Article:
sábado, 25 de julio de 2009

Random musings on GPL and Microsoft

This has been a very remarkable week.

We had Microsoft releasing some 20,000 LOC of Linux drivers so that Linux can run faster on their Hyper-V solution. A lot of MS PR saying how they love interoperability and how cool they are. I will be the first to say that I was in shock (and I bet I wasn't the only one). After all, we are talking about a license that their managers explicitly hate so why release code under that license then? I just couldn't help seeing a little hypocrisy involved.... to say the least. It's always cool to say that they had to eat their own words anyway so I didn't take it as a bad thing, after all, as Linus says, we are all developing scratching our own itches.

But a couple of days later things got even more interesting when we hear that there was an issue with some GPL code that they were using in their solution that was improperly linked and so they had to release the code... BUT it was not a GPL violation (or so they say). Now, wait a minute... if there was a situation that had to be called upon (which people involved say they wanted it to be handled quietly) and ended up with them releasing the 20 KLOC, then how can that not be a GPL violation? If there was no violation then there was no situation to be called upon (which people involved wouldn't have had to say that they would have wanted it to be handled quietly) in the first place, was there? I don't know, but something smells fishy here.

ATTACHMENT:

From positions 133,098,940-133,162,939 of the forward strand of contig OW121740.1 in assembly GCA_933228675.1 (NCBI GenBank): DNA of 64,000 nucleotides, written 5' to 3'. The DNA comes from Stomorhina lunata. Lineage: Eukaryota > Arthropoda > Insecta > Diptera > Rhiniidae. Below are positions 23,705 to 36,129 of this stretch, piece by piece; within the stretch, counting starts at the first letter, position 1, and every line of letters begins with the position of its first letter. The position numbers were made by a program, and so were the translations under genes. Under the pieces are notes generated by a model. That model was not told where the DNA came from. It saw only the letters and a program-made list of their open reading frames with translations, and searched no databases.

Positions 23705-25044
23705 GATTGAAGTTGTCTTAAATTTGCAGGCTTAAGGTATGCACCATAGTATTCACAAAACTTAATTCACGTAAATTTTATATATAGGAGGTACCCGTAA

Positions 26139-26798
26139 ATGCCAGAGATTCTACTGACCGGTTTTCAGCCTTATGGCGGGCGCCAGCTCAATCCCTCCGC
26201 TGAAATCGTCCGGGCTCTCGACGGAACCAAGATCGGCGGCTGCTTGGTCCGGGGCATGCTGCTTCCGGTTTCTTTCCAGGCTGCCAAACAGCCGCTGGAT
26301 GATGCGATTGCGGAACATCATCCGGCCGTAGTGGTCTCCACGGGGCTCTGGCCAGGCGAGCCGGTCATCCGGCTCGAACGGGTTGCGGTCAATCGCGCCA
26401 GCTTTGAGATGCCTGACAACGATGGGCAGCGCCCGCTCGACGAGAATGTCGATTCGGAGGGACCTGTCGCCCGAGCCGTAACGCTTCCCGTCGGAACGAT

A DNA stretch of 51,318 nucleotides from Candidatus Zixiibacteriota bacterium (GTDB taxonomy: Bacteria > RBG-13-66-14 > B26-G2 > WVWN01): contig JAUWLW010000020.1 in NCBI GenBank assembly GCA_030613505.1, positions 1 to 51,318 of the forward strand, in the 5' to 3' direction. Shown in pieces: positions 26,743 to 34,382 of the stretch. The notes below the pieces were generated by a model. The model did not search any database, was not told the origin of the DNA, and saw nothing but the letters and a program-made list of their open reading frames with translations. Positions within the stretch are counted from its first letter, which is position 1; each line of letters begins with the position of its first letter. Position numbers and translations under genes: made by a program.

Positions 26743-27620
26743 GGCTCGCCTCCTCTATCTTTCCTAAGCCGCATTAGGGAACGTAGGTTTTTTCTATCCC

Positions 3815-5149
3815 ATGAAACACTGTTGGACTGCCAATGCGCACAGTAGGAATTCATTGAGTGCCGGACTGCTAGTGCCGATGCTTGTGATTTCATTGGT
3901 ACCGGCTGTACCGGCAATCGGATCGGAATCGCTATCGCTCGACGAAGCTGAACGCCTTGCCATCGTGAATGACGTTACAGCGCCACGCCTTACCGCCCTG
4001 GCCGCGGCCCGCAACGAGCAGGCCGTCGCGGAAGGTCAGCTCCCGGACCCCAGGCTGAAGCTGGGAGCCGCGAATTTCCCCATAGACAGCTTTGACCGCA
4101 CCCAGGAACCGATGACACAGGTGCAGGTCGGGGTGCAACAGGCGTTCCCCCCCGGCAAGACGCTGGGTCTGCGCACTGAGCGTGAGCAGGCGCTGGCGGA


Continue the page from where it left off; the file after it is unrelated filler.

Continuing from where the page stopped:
Now, let's make something clear. Microsoft representatives have stated in the past that GPL is viral and that it attaches itself in their IP. Look, pal... GPL doesn't attach itself. It's not a living thing. It's attached by developers when they choose to use it. Their own in-house developers do it (as Cisco via Linksys and others have had to learn the hard way... now perhaps Microsoft joined that Hall of Shame). After all, nobody is forcing anyone to use GPL code in their solutions. Well, at least I haven't heard of anyone complaining of having RMS threating them with using GPLed code in their solutions or.... So if you don't like the GPL, then don't use code released under its terms. Stop wining about how bad the GPL is, do your homework and write your own code instead. I know.... there's excellent GPL code out there and it's gonna take time to reproduce it but... if you choose to use it, then abide by its rules. That's all their creators asked for when they released the code under its terms after all, right?

1 comentario:

  1. I think you are completely on target with this one. It really sounds like a PR spin on an otherwise ugly situation.

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